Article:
Missing Clue to How HIV Hacks Cells to Propagate Itself Found
UChicago scientists modeled how the HIV protein Gag is involved in forcing a victim’s cell to make a capsule of HIV to infect other cells, a process called “budding.” Credit: Gregory Voth
Computer modeling has helped a team of scientists, including several scholars from the University of Chicago, to decode previously unknown details about the process by which HIV forces cells to spread the virus to other cells. The findings, published Nov. 7 in Proceedings of the National Academy of Sciences, may offer a new avenue for drugs to combat the virus.
A key part of HIV’s success is a nasty little trick to propagate itself inside the body. Once HIV has infected a cell, it forces the cell to make a little capsule out of its own membrane, filled with the virus. The capsule pinches off—a process called “budding”—and floats away to infect more cells. Once inside another unsuspecting cell, the capsule coating falls apart, and the HIV RNA gets to work.
Scientists knew that budding involves an HIV protein complex called Gag protein, but the details of the molecular process were murky. “For a while now we have had an idea of what the final assembled structure looks like, but all the details in between remained largely unknown,” said Gregory Voth, the Haig P. Papazian Distinguished Service Professor of Chemistry and corresponding author on the paper.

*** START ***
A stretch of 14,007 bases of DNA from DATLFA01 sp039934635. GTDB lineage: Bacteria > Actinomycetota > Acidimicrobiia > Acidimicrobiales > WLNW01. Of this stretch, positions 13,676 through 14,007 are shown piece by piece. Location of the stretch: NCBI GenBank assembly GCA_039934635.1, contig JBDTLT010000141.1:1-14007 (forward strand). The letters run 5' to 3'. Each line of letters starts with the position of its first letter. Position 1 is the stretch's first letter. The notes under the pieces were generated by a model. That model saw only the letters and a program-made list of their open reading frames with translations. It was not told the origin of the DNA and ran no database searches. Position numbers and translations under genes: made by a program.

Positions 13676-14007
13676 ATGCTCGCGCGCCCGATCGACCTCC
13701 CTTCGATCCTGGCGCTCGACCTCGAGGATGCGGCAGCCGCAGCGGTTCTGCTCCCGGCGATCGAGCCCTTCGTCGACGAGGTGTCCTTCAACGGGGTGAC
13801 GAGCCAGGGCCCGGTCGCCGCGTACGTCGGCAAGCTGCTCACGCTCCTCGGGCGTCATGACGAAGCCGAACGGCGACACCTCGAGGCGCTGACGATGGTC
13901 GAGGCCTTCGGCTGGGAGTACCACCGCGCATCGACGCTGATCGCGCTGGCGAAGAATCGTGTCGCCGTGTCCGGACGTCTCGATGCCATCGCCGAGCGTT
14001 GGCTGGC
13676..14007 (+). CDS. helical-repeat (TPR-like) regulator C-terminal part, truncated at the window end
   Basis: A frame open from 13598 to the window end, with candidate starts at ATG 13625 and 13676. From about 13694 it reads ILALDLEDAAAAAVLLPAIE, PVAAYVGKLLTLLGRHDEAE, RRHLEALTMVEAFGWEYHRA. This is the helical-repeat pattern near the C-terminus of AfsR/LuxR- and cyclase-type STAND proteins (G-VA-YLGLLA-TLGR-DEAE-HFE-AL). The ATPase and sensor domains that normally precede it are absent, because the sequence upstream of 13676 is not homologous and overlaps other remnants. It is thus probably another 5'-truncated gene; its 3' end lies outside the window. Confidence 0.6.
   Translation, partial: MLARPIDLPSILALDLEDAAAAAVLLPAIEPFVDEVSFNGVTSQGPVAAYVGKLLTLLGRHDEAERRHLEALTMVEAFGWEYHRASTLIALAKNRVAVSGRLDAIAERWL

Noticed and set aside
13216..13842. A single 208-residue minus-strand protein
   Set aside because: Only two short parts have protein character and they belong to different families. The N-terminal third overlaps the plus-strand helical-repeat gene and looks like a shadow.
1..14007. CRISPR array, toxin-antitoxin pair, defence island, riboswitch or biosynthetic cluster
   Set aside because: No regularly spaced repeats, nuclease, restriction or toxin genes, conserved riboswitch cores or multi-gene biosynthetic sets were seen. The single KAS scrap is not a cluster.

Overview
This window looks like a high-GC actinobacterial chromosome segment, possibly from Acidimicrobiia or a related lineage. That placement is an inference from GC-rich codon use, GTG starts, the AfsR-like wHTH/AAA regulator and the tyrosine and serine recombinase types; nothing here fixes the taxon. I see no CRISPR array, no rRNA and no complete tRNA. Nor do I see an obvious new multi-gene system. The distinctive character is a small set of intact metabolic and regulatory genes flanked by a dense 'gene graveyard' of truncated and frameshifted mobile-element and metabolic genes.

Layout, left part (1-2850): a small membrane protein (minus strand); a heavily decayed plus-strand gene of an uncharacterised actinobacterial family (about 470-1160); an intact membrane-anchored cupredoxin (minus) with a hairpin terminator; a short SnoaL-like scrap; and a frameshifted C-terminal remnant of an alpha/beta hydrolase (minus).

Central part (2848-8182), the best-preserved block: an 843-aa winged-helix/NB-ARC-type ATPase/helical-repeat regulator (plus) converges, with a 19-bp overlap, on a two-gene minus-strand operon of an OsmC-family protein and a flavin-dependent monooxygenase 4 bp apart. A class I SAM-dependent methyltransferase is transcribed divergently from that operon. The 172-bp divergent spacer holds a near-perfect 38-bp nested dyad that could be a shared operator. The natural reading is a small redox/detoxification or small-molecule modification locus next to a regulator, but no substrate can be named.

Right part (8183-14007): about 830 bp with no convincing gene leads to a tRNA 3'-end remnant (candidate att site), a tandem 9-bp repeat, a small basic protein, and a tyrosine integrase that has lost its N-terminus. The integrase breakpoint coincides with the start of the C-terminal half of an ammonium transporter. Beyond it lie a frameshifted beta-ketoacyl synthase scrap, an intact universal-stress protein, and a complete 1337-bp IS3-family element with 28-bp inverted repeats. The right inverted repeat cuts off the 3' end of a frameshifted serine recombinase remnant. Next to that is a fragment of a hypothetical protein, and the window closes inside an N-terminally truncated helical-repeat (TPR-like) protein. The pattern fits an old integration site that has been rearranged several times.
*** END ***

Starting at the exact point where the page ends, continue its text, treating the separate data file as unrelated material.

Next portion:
Since it’s been difficult to get a good molecular-level snapshot of the protein complex with imaging techniques, Voth and his team built a computer model to simulate Gag in action. Simulations allowed them to tweak the model until they arrived at the most likely configurations for the molecular process, which was then validated by experiments in the laboratory of Jennifer Lippincott-Schwartz at the National Institutes of Health and the Howard Hughes Medical Institute Janelia Research Campus.
They built a model of missing parts of the Gag protein complex, and tweaked it until they could see how the proteins assemble by taking advantage of cellular infrastructure in preparation for the budding process.
“It really demonstrates the power of modern computing for simulating viruses,” Voth said.
“The hope is that once you have an Achilles’ heel, you can make a drug to stop Gag accumulation and hopefully arrest the virus’s progression.”
The team plans next to study the structures of the Gag proteins in the HIV virus capsule after budding, he said.
Other UChicago authors on the paper were postdoctoral researcher Alexander Pak, researcher John Grime and graduate student Aleksander Durumeric.
This article has been republished from materials provided by the University of Chicago. Note: material may have been edited for length and content. For further information, please contact the cited source.
Pak, A. J., Grime, J. M., Sengupta, P., Chen, A. K., Durumeric, A. E., Srivastava, A., . . . Voth, G. A. (2017). Immature HIV-1 Lattice Assembly Dynamics are Regulated by Scaffolding from Nucleic Acid and the Plasma Membrane. doi:10.1101/163295
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